The first time I hypnotised someone, I had no choice – I just had to do it, because it was being demanded of me by fifty handbag-waving women – members of the Brentwood Ladies Circle who had asked me to give a talk about hypnosis.
This was a turning point in my life. I had been studying hypnosis and getting research papers from Milton H Erickson, but had yet to put any of what I had learned into practice. I naively accepted to give a talk about hypnosis without consciously realising that they would want a demonstration. My unconscious mind knew better however, and had decided that I was ready for this, it just didn’t tell me until the last minute.
At the end of my talk they asked for a demonstration and so with considerable knee shaking confidence I invited a woman to the front. I had received a paper from Erickson that week where he had induced a negative hallucination in a patient indirectly. So not knowing how to do it directly, I repeated what I had read in Erickson’s paper.
Within minutes I had made this woman’s best friend disappear – she was completely invisible to my volunteer hypnotic subject. I had her invisible friend levitate a glass on the table and watched with delight and astonishment as my volunteer went a deathly white with fear.
A week later I was giving a talk at a local 18 plus group, so I repeated my demonstration and delighted in watching my new volunteer pass out when she shook hands with her invisible friend, who happened to be her brother.
I was not yet a therapist but I could see the amazing potential if I could change someone’s reality to such an extent. So I decided to become an Ericksonian hypnotherapist, and my two demonstrations taught me that our reality is totally based on our perception, and our beliefs are based on our perceived reality. It made me question what was real and what was illusion.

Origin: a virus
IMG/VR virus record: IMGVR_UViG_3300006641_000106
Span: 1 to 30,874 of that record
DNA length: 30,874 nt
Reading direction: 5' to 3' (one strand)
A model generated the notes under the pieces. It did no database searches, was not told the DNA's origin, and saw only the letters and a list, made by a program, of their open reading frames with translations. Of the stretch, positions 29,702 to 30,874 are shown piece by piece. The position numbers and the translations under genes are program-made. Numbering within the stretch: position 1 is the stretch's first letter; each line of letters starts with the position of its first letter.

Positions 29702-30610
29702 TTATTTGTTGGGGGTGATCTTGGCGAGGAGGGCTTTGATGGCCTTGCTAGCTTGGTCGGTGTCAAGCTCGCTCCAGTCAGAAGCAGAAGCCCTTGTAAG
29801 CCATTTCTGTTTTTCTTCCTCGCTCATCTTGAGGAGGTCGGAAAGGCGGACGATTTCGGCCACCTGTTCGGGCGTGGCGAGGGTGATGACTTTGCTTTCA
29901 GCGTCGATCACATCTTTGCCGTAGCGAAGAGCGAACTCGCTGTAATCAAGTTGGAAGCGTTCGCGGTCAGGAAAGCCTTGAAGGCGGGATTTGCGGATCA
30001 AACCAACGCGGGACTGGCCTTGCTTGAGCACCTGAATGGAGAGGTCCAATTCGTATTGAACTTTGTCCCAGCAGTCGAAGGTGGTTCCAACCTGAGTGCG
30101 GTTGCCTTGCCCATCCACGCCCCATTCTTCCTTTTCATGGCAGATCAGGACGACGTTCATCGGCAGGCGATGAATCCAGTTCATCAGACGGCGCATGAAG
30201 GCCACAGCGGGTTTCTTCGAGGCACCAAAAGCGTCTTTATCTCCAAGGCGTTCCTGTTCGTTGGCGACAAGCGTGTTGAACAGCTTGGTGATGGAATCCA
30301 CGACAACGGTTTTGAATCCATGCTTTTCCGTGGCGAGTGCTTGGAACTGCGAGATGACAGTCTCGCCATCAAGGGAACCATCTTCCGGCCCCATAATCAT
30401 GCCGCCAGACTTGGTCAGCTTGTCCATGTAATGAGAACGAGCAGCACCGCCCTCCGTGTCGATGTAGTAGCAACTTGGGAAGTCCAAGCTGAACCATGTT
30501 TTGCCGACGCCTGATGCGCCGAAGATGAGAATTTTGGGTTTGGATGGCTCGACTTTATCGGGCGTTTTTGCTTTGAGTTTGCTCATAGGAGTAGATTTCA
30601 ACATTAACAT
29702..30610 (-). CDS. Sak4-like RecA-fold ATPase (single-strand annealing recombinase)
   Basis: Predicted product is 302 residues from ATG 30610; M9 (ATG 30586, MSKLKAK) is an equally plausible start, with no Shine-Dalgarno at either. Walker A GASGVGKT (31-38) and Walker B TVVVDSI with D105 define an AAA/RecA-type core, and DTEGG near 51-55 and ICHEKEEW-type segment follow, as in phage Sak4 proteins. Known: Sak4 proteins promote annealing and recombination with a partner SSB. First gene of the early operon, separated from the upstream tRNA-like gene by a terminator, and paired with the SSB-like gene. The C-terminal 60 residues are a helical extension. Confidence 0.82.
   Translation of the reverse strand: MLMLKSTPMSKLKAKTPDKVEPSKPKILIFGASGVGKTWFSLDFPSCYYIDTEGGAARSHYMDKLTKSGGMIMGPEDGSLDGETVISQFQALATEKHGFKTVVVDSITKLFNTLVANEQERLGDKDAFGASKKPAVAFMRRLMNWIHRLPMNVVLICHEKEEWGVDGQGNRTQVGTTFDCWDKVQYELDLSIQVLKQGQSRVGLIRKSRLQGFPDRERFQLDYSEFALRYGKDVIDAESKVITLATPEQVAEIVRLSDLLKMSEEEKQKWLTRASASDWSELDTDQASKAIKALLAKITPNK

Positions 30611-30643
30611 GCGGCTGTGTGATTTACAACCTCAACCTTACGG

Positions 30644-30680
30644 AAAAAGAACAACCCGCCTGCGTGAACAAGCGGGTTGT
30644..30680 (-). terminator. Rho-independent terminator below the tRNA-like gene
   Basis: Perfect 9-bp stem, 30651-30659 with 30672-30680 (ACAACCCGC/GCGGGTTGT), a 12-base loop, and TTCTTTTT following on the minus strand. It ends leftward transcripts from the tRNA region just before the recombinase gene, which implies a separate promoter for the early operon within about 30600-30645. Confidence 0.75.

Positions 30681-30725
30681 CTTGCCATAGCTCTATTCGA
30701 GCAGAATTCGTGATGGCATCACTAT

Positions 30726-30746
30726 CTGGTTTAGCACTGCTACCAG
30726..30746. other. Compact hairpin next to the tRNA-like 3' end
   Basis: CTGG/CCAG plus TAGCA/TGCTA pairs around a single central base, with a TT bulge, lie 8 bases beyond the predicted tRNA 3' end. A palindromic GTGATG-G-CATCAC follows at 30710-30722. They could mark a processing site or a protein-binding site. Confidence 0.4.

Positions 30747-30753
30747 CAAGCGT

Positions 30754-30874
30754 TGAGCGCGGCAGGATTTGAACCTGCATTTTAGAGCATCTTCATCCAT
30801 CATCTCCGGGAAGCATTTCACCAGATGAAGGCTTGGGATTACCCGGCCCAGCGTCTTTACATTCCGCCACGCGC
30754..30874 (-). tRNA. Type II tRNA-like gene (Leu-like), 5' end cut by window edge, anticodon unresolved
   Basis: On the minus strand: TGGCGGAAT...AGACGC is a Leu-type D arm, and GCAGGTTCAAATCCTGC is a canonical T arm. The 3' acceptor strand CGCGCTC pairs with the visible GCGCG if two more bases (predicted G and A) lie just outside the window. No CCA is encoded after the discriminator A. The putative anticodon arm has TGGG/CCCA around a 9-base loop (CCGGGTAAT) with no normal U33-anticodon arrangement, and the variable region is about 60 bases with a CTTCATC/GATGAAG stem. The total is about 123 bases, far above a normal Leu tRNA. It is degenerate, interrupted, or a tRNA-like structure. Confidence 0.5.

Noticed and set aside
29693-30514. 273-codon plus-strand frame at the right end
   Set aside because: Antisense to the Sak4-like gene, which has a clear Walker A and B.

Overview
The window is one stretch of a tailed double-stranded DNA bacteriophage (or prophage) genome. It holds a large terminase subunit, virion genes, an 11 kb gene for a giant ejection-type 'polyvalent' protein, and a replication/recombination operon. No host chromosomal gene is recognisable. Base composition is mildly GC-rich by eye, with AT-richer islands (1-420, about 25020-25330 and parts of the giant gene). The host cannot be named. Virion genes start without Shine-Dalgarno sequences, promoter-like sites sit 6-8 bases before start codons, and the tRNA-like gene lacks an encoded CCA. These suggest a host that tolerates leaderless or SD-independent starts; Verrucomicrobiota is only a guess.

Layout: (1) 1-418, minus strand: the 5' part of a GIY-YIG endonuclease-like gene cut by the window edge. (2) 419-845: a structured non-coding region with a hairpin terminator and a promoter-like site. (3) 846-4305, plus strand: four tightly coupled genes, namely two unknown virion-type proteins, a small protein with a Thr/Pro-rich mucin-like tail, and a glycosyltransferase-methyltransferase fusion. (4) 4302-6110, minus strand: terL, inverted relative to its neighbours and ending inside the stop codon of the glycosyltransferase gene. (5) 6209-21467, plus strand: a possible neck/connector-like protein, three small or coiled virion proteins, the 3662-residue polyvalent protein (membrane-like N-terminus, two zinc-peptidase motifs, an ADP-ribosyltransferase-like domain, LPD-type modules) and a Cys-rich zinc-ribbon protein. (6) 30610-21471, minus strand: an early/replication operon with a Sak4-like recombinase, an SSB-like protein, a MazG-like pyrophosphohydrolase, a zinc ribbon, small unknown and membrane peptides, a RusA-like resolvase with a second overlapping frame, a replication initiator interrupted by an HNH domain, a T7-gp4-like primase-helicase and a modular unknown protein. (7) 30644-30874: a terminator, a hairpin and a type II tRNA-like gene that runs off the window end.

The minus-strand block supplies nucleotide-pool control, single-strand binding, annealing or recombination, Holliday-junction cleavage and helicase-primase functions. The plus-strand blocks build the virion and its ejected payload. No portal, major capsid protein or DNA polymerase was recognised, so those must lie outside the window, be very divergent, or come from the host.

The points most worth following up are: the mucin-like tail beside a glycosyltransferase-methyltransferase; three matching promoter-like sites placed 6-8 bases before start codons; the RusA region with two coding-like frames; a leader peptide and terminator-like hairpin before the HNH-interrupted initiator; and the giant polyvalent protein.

Light waves travel faster than sound waves. So if they arrive in our brains at different times how can we possibly experience something real in the here and now? These events have already happened. Everything that we believe is happening in the present moment has already happened a few moments ago. This explains why we can change reality with hypnosis. We don’t actually change reality, we change our perception of the reality that we believe is real.
This opened up many possibilities for me as a therapist because I could now see that it was possible to change beliefs by changing perception. Everything was possible because nothing was real. Even the client’s problem was not real. The problem they brought to therapy was based on their perception of a problem that had already happened, and their perception was also based on a previous perception.
The secret to a general theory of effective therapy is based on the therapist dismantling the repetitive thought processes that have been hardwired through synaptic connections in the brain and reinforced through the client’s failed attempts to help themselves. The answer is not to dig around in the client’s past but to give them a mental laxative by re-wiring how their brain processes their perception of their problem.
Me in the late 1970’s, around the time I was giving my first talks and founded the British Hypnosis Research Association.